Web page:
- Construction period and start date of the rental – Tenants typically build the improvements located on a leased lot and often seek to condition the lease start date until construction is completed so that tenants have enough time to staff and stock the location. Landlords typically require tenants to start and finish construction within set deadlines. Tenants often seek automatic extensions of construction periods if certain events occur. These arrangements are heavily negotiated and require an experienced hand to lead the process.
- Continuous operations – Landlords will request a going concern covenant (this is more important if there is a percentage rental component) within “normal business hours”, which should be defined in the lease. National/regional credit restaurant tenants may be able to limit their continuing operations obligations to something less than the full term of the lease; however, landlords often require the right to repossess the premises and reimbursement of any unamortized construction allowance provided to the tenant if operations cease.
- Parking – Restaurants require more parking than other commercial uses, which can cause problems during lease negotiations. Applicable easement agreements and covenants, conditions and restrictions, and existing leases should be reviewed to determine whether exclusive parking spaces may be granted (eg, for “to-go” service, Uber Eats or “on the edge”). The number of designated parking spaces is typically negotiated at the LOI stage and must be identified on a site plan attached to the final lease.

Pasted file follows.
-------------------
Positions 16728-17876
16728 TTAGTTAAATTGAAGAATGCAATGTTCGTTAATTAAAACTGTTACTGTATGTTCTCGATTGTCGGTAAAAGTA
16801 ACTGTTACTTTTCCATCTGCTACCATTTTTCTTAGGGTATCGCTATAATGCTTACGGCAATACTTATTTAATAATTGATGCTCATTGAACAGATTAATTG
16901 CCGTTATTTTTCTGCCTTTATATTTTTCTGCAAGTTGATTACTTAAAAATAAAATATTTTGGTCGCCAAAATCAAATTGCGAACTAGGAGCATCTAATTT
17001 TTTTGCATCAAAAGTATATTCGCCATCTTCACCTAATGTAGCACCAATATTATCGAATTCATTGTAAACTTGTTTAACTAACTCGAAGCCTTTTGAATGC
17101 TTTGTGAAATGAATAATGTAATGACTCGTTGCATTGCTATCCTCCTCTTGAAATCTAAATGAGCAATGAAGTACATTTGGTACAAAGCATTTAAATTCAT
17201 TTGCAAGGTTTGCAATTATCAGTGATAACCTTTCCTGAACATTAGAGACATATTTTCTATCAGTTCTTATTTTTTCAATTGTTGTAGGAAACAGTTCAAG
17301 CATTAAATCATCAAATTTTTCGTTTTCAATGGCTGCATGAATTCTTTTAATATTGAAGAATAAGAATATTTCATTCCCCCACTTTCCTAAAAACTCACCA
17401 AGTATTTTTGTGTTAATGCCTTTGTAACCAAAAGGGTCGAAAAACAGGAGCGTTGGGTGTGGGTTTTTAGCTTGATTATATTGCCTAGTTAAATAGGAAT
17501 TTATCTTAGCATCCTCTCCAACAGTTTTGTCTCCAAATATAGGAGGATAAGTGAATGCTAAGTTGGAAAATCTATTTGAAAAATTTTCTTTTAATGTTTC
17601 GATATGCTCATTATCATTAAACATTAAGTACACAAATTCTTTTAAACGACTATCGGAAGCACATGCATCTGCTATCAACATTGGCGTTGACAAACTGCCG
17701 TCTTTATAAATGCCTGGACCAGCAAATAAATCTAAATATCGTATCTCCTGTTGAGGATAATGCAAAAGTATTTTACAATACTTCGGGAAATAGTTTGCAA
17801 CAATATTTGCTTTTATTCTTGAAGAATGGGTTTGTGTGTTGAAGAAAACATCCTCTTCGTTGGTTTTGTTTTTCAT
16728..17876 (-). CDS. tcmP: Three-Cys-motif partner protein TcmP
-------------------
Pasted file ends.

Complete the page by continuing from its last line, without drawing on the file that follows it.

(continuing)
- Driving lanes – About 57 percent of customers at fast-food hamburger restaurants use drive-thru, compared to 40 percent at quick-service Mexican restaurants and 38 percent at fast-food chicken restaurants, according to The NPD Group.2 Obtaining the necessary rights and permits to build the desired number of traffic lanes is critical to the economic viability of many restaurant concepts.
- Outdoor seating – An exclusive outdoor seating/patio area will usually be negotiated in the LOI. Tenants typically do not pay rent for outdoor seating, but are responsible for insurance, maintenance and landlord indemnity. Complaints from neighboring tenants due to excessive noise, odors and impaired access to other premises are concerns that landlords seek to address in the lease.
1 Kate King, “Retail real estate is enjoying its biggest renaissance in years,“ Wall Street Journal (Oct. 4, 2022, 1:24 PM ET), https://www.wsj.com/articles/retail-real-estate-is-enjoying-its-biggest-revival-in-years-11664875802.
2 Steve McDonnell, “What percentage of drive-thru sales come from fast food restaurants?” Houston Chroniclehttps://smallbusiness.chron.com/percentage-sales-drive-through-windows-fast-food-restaurants-75713.html.